The Dutch prison population shrank by a further 8% in 2015 and is now 20% down on 10 years ago, the national statistics office CBS said on Thursday.
Last year, nearly 39,800 men and women were in prison or a remand home. Of them, 18% were aged 18 to 25, compared with 22% in 2005. People aged 45 to 65 now account for nearly a quarter of the prison population, compared with 16% 10 years ago.
The Dutch prison population has been falling steadily for years alongside the crime rate. In 2006 the Netherlands had the second highest number of inmates in Europe with 125 prisoners per 100,000 population. But by last year the Dutch were down to Scandinavian levels, with 69 out of every 100,000 citizens behind bars.
The prison occupancy rate had fallen so far that jails have been closed and last year the government agreed to take in prisoners from Norway and Belgium, where there is a shortage of prison capacity.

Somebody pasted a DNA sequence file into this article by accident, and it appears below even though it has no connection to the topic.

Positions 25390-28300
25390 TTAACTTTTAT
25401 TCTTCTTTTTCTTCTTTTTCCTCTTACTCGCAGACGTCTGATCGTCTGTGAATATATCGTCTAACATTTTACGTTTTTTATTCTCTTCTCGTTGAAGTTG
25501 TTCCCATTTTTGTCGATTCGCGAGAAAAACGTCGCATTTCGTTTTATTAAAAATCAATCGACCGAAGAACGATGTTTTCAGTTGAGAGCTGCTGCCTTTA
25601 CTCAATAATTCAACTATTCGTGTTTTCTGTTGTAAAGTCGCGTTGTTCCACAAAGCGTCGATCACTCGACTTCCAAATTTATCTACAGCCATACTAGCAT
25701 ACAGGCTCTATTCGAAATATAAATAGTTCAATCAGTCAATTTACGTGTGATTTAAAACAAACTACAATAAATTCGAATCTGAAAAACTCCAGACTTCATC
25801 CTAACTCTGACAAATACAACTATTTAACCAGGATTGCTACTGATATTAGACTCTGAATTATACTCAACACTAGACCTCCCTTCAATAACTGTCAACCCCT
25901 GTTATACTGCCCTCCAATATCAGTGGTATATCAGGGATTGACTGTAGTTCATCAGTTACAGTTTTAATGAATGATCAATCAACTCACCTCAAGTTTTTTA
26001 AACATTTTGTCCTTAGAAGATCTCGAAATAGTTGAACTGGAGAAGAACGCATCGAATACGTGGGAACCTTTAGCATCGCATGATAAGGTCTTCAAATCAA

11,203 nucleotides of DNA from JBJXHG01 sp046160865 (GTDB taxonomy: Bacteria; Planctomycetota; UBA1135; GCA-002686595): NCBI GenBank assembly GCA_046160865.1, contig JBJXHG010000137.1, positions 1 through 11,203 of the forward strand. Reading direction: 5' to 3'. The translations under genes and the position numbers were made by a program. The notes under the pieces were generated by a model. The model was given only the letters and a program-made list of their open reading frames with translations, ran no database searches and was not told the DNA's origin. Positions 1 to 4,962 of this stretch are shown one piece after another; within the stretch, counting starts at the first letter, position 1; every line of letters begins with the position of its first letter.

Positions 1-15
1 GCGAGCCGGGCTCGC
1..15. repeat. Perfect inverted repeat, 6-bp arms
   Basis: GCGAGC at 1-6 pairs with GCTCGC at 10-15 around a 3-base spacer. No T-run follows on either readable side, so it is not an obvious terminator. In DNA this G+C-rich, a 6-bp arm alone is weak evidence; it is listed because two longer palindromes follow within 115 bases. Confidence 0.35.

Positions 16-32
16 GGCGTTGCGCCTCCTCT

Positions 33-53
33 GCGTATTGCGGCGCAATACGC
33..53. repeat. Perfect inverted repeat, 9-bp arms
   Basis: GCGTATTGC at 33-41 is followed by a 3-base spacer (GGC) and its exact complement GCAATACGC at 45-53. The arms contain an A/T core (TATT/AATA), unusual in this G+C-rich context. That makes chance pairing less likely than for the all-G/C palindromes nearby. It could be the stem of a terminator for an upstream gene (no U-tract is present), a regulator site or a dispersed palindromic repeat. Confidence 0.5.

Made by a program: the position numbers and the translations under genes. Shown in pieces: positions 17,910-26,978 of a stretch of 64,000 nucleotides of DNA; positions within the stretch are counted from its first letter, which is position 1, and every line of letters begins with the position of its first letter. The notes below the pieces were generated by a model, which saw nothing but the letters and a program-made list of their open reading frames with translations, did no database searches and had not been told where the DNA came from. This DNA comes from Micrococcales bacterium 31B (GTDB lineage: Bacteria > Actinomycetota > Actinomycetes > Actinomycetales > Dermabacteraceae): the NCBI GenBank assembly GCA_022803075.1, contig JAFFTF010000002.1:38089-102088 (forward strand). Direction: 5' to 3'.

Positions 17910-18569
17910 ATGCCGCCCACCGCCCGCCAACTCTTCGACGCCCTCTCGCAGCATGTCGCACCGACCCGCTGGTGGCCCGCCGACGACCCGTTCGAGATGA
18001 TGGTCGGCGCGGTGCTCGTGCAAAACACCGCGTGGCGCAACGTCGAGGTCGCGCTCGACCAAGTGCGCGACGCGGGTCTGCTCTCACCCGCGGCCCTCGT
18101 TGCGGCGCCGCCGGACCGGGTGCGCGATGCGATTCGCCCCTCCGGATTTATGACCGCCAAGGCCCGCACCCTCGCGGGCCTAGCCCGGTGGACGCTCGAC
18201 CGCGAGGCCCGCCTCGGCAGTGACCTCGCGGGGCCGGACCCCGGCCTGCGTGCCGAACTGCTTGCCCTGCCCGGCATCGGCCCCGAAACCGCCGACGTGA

The make up of the prison population has, however, remained unchanged over the years, the CBS said. Over 36% of prison occupants have a native Dutch background and 18% are western immigrants. People with Moroccan roots account for 11% of the prison population, from the former colonies of Suriname 9% and Aruba 8%.
Almost four in 10 of the prison population had been jailed for theft, burglary or robberies while three in 10 had committed violent or sexual offences. One in five were inside for drugs related crimes.
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